Maybe the good old New Orleans will recover after all.
Galatoire’s, which along with Antoine’s rates as the most storied and traditional of all of New Orleans’ plethora of famous restaurants, reopened on New Year’s Day. No finer celebration could be imagined.
I made the trek from Mobile with nine of my in-laws to help boost the economy of my beleaguered but resilient native city–and, of course, to enjoy one of the finest meals available on God’s green earth. And also so my in-laws, New Orleans-lovers all, could see for themselves, for the first time, what had become of their favorite day-trip destination.
As bad as the destruction is–and in about three-fourths of the city, the carnage remains so horrific that you just cannot believe it unless you see it with your own eyes–it is also true that life is looking almost normal in what natives now call “The Sliver by the River,” which is the older and higher section of town close to the Mississippi that includes the French Quarter, the Garden District, and uptown on the river side of St. Charles Avenue. And in that Sliver, the famed New Orleans joie de vivre and its humor in the face of adversity are both on full display. One of the hottest-selling books there, for instance, is a collection of photographs of humorous graffiti spray-painted on ruined refrigerators abandoned on the roadside. (“Free Gumbo Inside!” “Tom Benson [unpopular New Orleans Saints owner], please eat what’s here.”) T-Shirts feature mock-ups of Katrina, Rita, and Wilma swirling in the Gulf, under the large-caps logo of “Girls Gone Wild,” or they proclaim the newest popular drink, a take-off on a margarita called a KatrinaRita. Or they feature numerous theories as to what FEMA actually stands for, the most printable being Federal Employees Missing Again; or what the New Orleans Police Department initials represent, as in “Not Our Problem, Dude.”
Walking past all the Bourbon Street t-Shirt shops, therefore, put us all in a good mood even before we set foot in Galatoire’s, where local TV cameras recorded the joy of the grand reopening.
The famous ground-floor dining area–one long, narrow, mirrored room, elegant in the old French bistro style rather than grandly ornate like some of the other New Orleans restaurants–was, of course, jam-packed with happy diners. We, however, had secured a table in the well-appointed upstairs dining room. It’s a little quieter, but no less convivial. And it was as if no hurricane had ever landed. The wait staff was as superb as ever. The drinks were perfectly mixed. The French bread was the pluperfect New Orleans style, crispy on the outside and somewhat airy in the middle–and, of course, served warm and fresh.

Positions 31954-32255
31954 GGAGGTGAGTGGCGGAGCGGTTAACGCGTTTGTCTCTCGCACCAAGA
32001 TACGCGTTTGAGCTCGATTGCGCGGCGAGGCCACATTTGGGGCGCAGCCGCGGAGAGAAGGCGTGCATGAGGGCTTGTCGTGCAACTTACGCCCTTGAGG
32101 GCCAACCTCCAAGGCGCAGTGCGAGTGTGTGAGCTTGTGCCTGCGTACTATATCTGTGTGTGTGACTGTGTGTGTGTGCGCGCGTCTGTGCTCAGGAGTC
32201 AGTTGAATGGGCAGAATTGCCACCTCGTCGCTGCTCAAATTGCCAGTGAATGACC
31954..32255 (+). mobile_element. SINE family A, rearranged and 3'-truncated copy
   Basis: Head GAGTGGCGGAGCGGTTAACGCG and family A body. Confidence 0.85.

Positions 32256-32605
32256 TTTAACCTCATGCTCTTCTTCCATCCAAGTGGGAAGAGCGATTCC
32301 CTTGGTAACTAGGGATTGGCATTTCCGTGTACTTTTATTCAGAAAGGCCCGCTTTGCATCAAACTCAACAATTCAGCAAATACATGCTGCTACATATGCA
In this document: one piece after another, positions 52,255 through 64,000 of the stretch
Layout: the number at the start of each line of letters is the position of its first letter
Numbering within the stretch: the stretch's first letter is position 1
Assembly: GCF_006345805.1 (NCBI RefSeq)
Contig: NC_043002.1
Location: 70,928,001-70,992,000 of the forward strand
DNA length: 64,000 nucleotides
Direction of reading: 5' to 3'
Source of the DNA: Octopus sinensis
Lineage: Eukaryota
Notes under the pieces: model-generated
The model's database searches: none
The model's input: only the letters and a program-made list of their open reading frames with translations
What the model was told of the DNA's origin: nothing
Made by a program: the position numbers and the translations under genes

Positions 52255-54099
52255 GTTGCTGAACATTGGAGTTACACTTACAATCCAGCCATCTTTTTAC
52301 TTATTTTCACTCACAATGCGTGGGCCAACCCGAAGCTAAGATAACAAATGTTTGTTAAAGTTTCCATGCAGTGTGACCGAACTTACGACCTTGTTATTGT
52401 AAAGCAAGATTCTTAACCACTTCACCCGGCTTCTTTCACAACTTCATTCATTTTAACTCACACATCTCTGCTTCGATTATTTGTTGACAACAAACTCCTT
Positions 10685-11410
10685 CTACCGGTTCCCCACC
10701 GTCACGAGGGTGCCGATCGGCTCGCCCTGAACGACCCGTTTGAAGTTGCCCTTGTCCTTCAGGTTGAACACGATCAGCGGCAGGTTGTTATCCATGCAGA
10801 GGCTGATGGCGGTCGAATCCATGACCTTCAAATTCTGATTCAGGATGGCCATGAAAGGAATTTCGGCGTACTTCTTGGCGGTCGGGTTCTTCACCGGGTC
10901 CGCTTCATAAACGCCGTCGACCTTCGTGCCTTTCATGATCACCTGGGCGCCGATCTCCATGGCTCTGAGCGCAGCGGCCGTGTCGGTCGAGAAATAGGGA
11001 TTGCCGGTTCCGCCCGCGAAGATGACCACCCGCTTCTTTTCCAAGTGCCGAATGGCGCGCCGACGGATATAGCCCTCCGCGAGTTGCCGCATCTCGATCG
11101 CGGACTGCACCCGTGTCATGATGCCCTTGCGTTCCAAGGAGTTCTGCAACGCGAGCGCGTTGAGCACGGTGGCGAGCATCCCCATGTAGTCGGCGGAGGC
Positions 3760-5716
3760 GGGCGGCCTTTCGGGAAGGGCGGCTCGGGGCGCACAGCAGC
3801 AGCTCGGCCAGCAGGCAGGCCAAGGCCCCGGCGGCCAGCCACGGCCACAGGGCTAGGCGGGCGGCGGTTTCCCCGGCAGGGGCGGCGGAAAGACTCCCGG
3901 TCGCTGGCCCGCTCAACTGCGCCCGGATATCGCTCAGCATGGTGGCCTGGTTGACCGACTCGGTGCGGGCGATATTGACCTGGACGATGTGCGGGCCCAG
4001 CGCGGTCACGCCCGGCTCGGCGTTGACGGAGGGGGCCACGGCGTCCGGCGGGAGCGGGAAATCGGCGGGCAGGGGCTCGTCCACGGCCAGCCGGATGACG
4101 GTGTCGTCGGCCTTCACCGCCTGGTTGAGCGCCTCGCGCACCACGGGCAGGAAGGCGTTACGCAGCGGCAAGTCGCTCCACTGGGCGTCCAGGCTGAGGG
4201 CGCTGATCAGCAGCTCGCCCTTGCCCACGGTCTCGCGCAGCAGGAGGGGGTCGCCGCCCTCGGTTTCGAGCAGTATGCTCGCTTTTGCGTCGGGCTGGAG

And the menu was the same as ever–everything perfectly prepared, rich, delicious. The famous appetizers, most notably the Shrimp Remoulade and the Crabmeat Maison, featured the accustomed subtle-but-distinct and unsurpassed flavors. The entree specialties–Trout (Meunière) Amandine and either Filet Bernaise or Lamb Chops Bernaise–harkened back to the best dining experiences of days gone by. The desserts, the wines, the atmosphere, indeed everything, all advertised in savory tastes and unselfconscious grace that the best of New Orleans can never be destroyed.
Michelle Galatoire, granddaughter of founder Leon, personally checked on our party about five or six times. She explained that the restaurant itself weathered Katrina just fine, but that the electricity was out so long that their custom-built, walk-in refrigerator, and all that was in it, was ruined–and had to be painstakingly removed and replaced, which was quite a feat of engineering. About 80 percent of the staff has returned, though, and the commitment to excellence, new refrigerator included, is as great as ever.
The wondrous meal finally over, back out on Bourbon Street, the foot traffic was almost as heavy, and every bit as simultaneously exuberant and hung-over/bleary-eyed, as on any New Orleans Sunday. On a football field in Tampa, the beloved Saints were putting the finishing touches on another loss, just as they have for most of their 39 years in existence. Le plus ça change, le plus… oh, you all know what I mean. The heart of New Orleans, saucy and generous and rich and able to laugh at (and sometimes even embrace) disasters on the weather charts and on the gridiron, will never change.
Galatoire’s is back, which means that even if everything’s not entirely right with the world, at least enough is right for the celebration of life to continue. Now, please spoon up another dollop of bernaise sauce for my lamb chops, and pour me a KatrinaRita. Let’s all “pass a good time, cher.” There’s a jazz band in the next block, and it’s a wonderful world.
–Quin Hillyer, a New Orleanian by birth and for life, is an editorial writer and columnist for the Mobile Register.